How bad is the immigration crisis right now?


Immigrants cross the Rio Grande river into the U.S. on May 17, 2021 in Del Rio, Texas. (Photo by Brandon Bell/Getty Images)

(NewsNation) — Separate from the headline-making transportation of migrants to sanctuary cities farther north, U.S. Border Patrol has been overwhelmed, particularly in the El Paso, Texas, area, where a surge of Venezuelan arrivals has filled the shelters to capacity.

One shelter is at three times its normal population, and nonprofits are struggling to find both beds and volunteers, according to Border Report. “Encounters” between migrants and Border Patrol swelled to 1,400 a day.

“The reason we are in the current situation now is because the demographics have changed,” U.S. Border Patrol Acting Supervisory Agent Carlos A. Rivera told Border Report. “The great majority of migrants we are encountering now are not amenable to Title 42 expulsions and must be placed on a Title 8 pathway, which obviously requires more processing, reaching out to (community) partners to determine further custody. Provisional releases are the last option that we have.”

This week, NewsNation affiliate KTSM worked side-by-side with authorities in El Paso, Texas, reporting it spoke with one migrant from Venezuela who spoke to the news crew shortly after he surrendered to agents.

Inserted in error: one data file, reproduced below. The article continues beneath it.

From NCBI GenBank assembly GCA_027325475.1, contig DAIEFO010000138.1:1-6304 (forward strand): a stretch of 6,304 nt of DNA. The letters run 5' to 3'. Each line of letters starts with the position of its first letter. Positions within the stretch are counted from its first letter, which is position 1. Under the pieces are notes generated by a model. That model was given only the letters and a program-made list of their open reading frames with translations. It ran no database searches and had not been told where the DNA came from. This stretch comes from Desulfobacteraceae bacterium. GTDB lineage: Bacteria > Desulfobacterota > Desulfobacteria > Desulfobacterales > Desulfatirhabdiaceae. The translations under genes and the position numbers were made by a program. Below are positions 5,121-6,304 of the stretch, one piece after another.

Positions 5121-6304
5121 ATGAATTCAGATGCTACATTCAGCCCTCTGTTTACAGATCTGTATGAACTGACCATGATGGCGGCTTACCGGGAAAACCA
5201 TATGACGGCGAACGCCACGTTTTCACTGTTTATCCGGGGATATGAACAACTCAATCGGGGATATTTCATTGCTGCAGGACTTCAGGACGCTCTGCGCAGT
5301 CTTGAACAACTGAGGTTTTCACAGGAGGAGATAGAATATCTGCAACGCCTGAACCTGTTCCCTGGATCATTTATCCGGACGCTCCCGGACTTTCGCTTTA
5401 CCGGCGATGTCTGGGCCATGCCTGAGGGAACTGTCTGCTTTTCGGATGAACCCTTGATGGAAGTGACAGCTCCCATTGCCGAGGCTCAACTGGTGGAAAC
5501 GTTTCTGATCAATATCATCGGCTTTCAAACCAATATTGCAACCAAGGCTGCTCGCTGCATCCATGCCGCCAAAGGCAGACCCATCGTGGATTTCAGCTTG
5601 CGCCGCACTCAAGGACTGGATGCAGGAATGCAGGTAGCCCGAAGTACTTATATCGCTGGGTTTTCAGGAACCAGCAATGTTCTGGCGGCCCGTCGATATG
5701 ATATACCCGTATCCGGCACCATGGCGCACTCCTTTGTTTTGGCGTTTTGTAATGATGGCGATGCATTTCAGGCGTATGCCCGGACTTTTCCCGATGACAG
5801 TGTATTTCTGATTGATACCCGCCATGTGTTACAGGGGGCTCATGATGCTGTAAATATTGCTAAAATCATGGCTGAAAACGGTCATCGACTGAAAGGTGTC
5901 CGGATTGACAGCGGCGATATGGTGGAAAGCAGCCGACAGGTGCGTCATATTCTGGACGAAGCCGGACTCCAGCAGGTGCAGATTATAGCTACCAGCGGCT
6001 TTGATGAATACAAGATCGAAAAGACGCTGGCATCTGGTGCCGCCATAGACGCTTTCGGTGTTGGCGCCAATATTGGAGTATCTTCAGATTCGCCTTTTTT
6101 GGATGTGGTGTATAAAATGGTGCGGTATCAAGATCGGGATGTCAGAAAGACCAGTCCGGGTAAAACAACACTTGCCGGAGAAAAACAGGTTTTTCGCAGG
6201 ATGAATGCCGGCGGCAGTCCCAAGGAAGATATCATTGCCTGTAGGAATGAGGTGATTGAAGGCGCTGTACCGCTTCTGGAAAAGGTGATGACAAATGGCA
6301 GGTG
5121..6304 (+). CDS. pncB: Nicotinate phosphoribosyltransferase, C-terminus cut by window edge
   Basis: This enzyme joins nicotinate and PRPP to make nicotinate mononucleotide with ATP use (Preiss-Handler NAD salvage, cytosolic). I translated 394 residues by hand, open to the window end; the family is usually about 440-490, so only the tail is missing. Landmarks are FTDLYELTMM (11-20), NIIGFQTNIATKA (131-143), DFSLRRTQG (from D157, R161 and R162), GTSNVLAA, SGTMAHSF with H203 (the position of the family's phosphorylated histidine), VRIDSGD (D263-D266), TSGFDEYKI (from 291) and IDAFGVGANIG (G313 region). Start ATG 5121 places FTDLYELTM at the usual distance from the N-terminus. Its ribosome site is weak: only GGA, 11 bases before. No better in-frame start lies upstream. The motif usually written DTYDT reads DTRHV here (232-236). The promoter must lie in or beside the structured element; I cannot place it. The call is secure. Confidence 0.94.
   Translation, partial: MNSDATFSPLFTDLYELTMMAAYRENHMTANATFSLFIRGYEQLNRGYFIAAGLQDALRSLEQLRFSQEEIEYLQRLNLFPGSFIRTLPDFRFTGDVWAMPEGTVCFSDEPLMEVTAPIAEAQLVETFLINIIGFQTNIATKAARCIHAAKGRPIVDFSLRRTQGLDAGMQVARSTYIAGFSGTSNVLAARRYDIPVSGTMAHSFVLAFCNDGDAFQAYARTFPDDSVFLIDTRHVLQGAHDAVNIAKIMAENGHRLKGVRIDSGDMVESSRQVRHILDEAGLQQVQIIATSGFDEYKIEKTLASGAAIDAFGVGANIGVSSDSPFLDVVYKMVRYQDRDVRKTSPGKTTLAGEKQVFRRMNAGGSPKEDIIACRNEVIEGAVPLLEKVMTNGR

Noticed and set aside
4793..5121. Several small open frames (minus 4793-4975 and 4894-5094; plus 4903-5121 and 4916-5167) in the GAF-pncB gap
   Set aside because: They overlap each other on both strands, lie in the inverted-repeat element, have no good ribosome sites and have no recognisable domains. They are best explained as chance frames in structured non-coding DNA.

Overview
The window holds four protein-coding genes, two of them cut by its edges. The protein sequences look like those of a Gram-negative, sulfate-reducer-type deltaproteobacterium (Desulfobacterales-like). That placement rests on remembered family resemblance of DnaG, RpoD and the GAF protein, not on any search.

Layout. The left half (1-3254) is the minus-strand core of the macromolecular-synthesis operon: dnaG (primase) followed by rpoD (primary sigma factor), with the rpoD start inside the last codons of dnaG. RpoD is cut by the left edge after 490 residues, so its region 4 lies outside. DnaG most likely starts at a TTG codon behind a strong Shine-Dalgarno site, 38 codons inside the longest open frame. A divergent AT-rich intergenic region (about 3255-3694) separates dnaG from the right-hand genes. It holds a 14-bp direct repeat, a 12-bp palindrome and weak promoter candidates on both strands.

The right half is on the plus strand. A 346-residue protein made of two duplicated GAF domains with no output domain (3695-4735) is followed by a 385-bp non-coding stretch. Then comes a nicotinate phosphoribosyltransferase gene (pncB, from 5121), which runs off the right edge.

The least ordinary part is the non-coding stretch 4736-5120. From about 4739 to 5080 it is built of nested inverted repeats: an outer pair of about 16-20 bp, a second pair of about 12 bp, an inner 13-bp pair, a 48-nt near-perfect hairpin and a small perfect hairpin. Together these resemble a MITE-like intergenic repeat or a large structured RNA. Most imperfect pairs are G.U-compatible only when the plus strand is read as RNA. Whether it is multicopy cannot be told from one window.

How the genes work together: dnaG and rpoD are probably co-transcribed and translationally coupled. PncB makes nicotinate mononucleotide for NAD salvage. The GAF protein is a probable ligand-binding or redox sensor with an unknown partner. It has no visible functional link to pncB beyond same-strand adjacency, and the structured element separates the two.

“There’s a lot of need in my country and the majority of us Venezuelans have to cross the jungle we have been traveling for a month and a week,” said German Antonio Garcia.

Migrants were moved to other sectors, both by plane and bus, to be processed to help with the bottleneck.

“We have helped other sectors before in a time when other sectors are in need and now when the El Paso Sector is experiencing an influx, now it is time for other sectors to help us,” said Carlos Rivera, a spokesman for Border Patrol’s El Paso Sector.

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